Q: How do I get rid of the mountain of small tasks that I am overwhelmed with each day? Isn't that what I hired staff for? --Overwhelmed by Small Stuff.
A: Dear Small Stuff,
What you're experiencing is what I once heard called "administrivia." Symptoms of this syndrome can include the following:
- You spend more of your day on unplanned activities than on planned ones.
- Your office is filled with files, papers and work you need to keep your eye on.
- Staff members often ask questions that you feel they should be able to answer on their own.
- Important work is held up by smaller, less important interruptions.
- You hesitate to commit to work-related dates because you're not sure you can get things done on time.
- You feel as though you spend your days doing the tasks that are least important to your business instead of those that are most important.
In most conversations on this topic, an adviser will try to explain to me why the situation is beyond his or her control: clients always need something, staff require too much direction, there is too much email to read, the list of work is longer than the day and so on. The problem here isn't the circumstances; it's the response. Keep in mind that, generally speaking, the more successful you become, the fewer things you will do. Thus the key to improving your situation is doing fewer things, not more.
One of the greatest barriers to eliminating administrivia is the lack of practice standards. If you do not establish standards, your staff, your clients and your referral sources will do it for you. But since that's how you got into this situation, let's explore some possible solutions.
ESTABLISH A WORKING SCHEDULE
Working longer hours won't solve your problem. In fact, that can often exacerbate the situation by avoiding a real solution. If you're like most advisers, you have competing demands on your time. By creating a working schedule, you can compartmentalize these duties to help bring clarity and focus to your work.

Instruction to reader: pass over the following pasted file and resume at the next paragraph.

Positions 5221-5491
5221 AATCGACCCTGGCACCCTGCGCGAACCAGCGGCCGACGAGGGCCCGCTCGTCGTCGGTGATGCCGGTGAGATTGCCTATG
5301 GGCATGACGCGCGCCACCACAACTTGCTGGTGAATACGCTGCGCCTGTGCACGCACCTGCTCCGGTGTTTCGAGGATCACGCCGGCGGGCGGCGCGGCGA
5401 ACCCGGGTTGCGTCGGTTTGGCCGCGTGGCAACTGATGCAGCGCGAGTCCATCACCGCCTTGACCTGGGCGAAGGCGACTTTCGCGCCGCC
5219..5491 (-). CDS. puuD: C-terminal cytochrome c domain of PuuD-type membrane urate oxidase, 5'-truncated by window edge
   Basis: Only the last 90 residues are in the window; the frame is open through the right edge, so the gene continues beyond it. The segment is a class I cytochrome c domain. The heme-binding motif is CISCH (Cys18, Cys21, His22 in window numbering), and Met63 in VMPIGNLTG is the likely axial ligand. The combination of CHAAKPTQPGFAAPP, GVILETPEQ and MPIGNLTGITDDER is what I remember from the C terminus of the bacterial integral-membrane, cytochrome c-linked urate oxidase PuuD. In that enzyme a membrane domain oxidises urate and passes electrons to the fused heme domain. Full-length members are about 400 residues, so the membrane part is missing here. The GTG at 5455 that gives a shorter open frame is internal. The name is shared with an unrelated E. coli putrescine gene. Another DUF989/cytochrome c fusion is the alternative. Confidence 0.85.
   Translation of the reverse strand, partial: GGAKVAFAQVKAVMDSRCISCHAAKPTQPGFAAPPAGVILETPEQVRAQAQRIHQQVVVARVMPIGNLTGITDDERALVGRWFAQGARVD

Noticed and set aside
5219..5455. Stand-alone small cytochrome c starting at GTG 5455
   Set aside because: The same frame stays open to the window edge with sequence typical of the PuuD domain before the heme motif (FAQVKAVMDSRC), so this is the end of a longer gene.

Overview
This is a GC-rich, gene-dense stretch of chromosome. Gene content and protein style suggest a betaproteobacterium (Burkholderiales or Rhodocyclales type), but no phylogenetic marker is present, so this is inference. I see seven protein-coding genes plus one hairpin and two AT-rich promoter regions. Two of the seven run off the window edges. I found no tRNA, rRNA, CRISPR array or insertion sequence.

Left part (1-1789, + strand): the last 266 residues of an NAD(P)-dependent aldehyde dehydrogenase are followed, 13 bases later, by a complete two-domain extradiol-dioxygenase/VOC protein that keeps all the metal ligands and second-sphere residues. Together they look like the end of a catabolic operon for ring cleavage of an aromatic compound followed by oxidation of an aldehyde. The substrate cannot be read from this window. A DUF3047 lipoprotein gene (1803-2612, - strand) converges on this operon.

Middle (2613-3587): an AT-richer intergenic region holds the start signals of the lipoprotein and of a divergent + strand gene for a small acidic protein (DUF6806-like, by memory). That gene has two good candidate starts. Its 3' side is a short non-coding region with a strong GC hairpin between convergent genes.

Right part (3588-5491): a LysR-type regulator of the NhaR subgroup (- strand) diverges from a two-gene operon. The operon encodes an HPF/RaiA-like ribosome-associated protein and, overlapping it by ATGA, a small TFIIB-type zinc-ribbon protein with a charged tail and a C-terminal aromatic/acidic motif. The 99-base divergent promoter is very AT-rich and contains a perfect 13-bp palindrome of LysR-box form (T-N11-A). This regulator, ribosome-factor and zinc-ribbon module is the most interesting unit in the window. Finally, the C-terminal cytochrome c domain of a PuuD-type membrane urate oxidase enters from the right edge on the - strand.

In "Sample Weekly Schedule," below, the adviser identified how he needed to spend his time, allowing room for his three critical roles in the practice: CEO/rainmaker (business administration, organizational development, marketing); financial adviser (client meetings, high-level client service, plan production); and talent manager (holding the DSM: Daily Strategy Meeting).
Buffer time is for general activities like checking email, clearing his in-box and answering pending staff questions. Open time allows for flexibility, given that if you plan eight hours of work for an eight-hour day, you'll work 10 or 11 hours to compensate for unexpected things that just come up. So, I suggest only scheduling 75% of your work day.
Using a model like this helps you manage work based on the time available, in a way that piling work and messages on your desk simply does not. For example, a few weeks ago, our firm administrator was scheduling some business I'd requested she put in my next Friday "business block." She graciously advised me that my business blocks were completely full for the next five weeks.
Now I have a choice: I either reprioritize and push out something to make room for this new task, or it waits five weeks. Either option is more productive than putting it on my desk for that imaginary occasion when I have nothing else to do. A working schedule won't eliminate administrivia entirely, but will put you back in control of how and when your time is best spent, which is half the battle.
BE A TALENT MANAGER
Remember that you have three basic jobs: CEO/rainmaker, financial adviser and talent manager. It is your role as talent manager that can give you the greatest leverage.
Managing your talent is key to abolishing administrivia. Building a functional team ensures that you do what you do best and your team handles the rest. I call this the "entourage model" because all top performers use this strategy. Professional athletes, presidents and movie stars have this in common; they have a close team that works to ensure they're able to do what they do best and that everything else is handled.
The challenge here is that most advisers are not great at hiring, delegating or training--and all are essential to a great entourage. It's absolutely necessary to establish a disciplined hiring process, a thoughtful training program ("sit in seat, do work" is not a training program) and allow for ongoing training and delegation. Granted, this is no small task but it's certainly more worthwhile than the administrivia that's been consuming you.